As Nycole Turmel hectored him about the latest problems to afflict the fabled F-35s, Mr. Harper fiddled with his mail, a particularly well-sealed envelope seeming to resist his attempts to open it. Apparently figuring he couldn’t get it open in the time allotted to Ms. Turmel to state her question, he put it aside long enough to get the gist of her complaint. He then stood and repeated his platitudes from memory.
“Mr. Speaker, I know very well that every time the government provides our men and women in uniform with the equipment they need, the NDP loudly opposes that and votes against it,” he sighed. “We are working on the best advice of the Canadian industry, including the Quebec industry, including our men and women in uniform in the air force, and we will continue to move forward and make sure that they have the best aircraft that are available when we have to replace the current fleet.”
So Support the Troops, et cetera, et cetera, ad infinitum. Continue…
By Aaron Wherry - Tuesday, December 13, 2011 at 6:26 PM - 0 Comments
The Scene. Turning to the English portion of her remarks, Nycole Turmel attempted to round on the Prime Minister.
“The Conservatives are turning their backs on the world. The Conservatives are betraying future generations. They have set up bogus homemade targets and are not even a quarter of the way toward meeting this lame attempt at saving face,” she ventured in her particular way. “When will the Prime Minister take climate change seriously?”
This question was almost entirely rhetorical and almost definitely futile, but it was almost surely the query the NDP wanted on the evening news—a furious condemnation wrapped in a plaintive cry.
The Prime Minister was quite happy for the opportunity to stand and speak seriously. Continue…
By Aaron Wherry - Tuesday, December 6, 2011 at 5:55 PM - 27 Comments
“Is that all you’ve got?” he cried again a second later, in case Alexandre Boulerice hadn’t heard him the first time.
The Heritage Minister did not clarify what precisely he found lacking in news that, as The Globe and Mail put it this morning, “the RCMP is probing allegations that members of the Quebec construction industry tried to use Conservative contacts all the way up to the Prime Minister’s Office in a bid to influence the choice of a new president of the Montreal Port Authority.” But if Mr. Moore didn’t think that much was worth a query or several, he was no doubt mollified as the range of the opposition’s concerns this day became clear: everything from ethical lapses to alleged failures by this government in regards to conditions on native reserves, firearms licensing, international climate talks, asbestos exports, employment insurance, food safety and poverty.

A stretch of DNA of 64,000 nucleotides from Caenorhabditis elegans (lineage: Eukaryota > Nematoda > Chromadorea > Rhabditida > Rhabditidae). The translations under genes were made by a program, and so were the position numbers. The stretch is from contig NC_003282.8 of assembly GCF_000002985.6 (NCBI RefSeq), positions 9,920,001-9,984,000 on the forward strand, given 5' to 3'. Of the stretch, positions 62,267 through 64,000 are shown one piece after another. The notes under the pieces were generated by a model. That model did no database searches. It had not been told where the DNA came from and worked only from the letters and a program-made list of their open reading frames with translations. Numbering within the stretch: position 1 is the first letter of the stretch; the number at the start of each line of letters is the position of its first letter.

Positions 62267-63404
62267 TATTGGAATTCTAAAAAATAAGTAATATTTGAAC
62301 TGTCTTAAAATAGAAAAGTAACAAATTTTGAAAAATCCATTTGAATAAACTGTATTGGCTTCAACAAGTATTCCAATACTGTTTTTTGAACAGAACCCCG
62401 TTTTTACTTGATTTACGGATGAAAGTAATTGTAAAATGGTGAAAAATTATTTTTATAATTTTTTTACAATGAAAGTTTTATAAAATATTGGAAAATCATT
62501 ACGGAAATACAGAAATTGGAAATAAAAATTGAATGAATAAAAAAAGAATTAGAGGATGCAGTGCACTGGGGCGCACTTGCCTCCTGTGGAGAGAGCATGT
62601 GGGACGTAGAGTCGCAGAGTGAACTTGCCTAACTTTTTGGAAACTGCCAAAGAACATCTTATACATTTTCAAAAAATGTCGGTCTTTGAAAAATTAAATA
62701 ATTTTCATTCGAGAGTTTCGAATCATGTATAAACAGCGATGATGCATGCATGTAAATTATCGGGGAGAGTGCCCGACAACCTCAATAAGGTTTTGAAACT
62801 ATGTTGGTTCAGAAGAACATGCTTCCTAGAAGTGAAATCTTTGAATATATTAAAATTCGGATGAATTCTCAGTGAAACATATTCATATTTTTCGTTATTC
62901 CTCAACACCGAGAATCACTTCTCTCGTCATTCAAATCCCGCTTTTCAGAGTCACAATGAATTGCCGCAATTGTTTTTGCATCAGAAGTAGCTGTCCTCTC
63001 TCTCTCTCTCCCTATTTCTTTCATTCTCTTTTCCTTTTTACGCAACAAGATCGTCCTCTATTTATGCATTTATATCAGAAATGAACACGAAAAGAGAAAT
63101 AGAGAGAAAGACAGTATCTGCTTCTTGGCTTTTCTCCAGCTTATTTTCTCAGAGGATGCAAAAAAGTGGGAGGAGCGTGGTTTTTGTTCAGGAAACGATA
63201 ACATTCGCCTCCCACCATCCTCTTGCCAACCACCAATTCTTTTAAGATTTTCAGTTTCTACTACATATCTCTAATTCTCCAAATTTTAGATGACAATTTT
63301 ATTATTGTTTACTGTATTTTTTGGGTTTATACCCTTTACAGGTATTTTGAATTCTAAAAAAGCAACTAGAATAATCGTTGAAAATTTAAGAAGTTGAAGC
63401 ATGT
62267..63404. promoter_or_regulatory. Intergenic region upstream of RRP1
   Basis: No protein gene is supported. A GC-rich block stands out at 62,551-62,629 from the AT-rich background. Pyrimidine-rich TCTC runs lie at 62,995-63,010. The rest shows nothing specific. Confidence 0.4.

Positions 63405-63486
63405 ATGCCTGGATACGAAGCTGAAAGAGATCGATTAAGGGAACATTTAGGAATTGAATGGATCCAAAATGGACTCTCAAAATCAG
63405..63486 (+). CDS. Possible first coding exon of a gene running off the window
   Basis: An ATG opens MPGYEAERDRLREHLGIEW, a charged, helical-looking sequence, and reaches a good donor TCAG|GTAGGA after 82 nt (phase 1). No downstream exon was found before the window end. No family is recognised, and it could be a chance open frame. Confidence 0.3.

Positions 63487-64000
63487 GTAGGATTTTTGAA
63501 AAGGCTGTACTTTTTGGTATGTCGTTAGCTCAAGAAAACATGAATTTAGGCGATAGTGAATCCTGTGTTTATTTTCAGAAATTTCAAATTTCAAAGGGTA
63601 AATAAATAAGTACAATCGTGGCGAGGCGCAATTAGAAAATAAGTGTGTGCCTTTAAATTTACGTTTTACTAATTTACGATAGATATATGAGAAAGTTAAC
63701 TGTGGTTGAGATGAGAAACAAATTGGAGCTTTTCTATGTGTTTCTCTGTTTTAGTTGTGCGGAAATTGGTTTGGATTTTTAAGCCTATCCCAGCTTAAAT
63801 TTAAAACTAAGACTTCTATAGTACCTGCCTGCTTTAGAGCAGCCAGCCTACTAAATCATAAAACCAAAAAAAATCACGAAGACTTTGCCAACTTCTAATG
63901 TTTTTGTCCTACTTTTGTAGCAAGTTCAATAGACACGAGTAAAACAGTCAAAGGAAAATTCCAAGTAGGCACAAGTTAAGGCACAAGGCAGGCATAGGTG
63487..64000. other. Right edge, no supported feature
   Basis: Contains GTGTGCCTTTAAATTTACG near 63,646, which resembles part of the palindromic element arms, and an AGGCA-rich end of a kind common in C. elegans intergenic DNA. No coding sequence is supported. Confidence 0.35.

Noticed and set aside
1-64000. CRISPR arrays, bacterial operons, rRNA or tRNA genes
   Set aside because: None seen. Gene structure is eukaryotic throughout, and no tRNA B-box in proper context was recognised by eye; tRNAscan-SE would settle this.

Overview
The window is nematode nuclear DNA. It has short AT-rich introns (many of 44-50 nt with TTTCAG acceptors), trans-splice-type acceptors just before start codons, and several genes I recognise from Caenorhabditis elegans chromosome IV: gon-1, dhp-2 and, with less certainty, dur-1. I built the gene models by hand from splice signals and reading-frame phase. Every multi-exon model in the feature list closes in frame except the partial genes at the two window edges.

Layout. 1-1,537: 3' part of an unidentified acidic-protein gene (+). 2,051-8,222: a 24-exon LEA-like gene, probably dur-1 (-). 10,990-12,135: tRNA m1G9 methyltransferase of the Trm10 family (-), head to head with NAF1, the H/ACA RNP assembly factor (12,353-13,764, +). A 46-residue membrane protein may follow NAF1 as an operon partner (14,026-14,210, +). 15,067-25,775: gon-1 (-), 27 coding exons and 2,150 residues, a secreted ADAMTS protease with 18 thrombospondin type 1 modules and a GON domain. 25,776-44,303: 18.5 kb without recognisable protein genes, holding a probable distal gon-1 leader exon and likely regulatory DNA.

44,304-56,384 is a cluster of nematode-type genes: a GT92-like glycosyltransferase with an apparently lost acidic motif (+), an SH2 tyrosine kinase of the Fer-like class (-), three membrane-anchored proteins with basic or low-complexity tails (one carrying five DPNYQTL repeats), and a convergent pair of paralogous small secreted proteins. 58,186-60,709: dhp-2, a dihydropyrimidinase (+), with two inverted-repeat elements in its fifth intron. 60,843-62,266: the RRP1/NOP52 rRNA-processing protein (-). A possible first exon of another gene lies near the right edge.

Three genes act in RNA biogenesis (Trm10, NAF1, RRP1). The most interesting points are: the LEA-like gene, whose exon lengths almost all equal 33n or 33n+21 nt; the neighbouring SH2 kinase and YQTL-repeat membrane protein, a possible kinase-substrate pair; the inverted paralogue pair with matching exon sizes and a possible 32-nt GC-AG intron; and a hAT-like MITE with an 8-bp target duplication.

Foremost among concerns this afternoon was Peter MacKay’s fish story. Continue…
By Aaron Wherry - Monday, December 5, 2011 at 6:35 PM - 23 Comments
The Scene. James Moore, today’s substitute prime minister, had enough to say about the government’s maybe withdrawing from Kyoto that it was not until his third response to NDP leader Nycole Turmel that he needed to start whining about the actions of a Liberal government that last held office nearly six years ago. Conversely, in response to a question from Bob Rae about the travel habits of Peter MacKay, Moore had but three sentences to offer before he had to start ranting about how terrible the Liberals had been.
So it could be worse. To this rallying cry, the government holds steadfast.
The explanation for Mr. MacKay is altogether more straightforward and thus more complicated. Continue…
By Aaron Wherry - Wednesday, November 30, 2011 at 8:03 PM - 57 Comments
The Scene. Recently returned from Attawapiskat, Nycole Turmel attempted to enlighten the Prime Minister this afternoon on the situation there. ”It’s terrible,” she said. “It’s unbelievable. It’s worse than anything you can think of.”
She described the shacks and the tents and the trailers and moldy mattresses and the lack of heat and water. When, she wondered, staring him down, would the Prime Minister show some leadership and go see so for himself?
The Prime Minister didn’t have much more to say this than what he’d said the day before, except to say that the Aboriginal Affairs Minister would have more to say soon enough. For his own part, Mr. Harper offered his impressive-sounding number of choice. “Mr. Speaker, as I said yesterday, this is not acceptable when the government invests more than $90 million, to see such a result,” he said.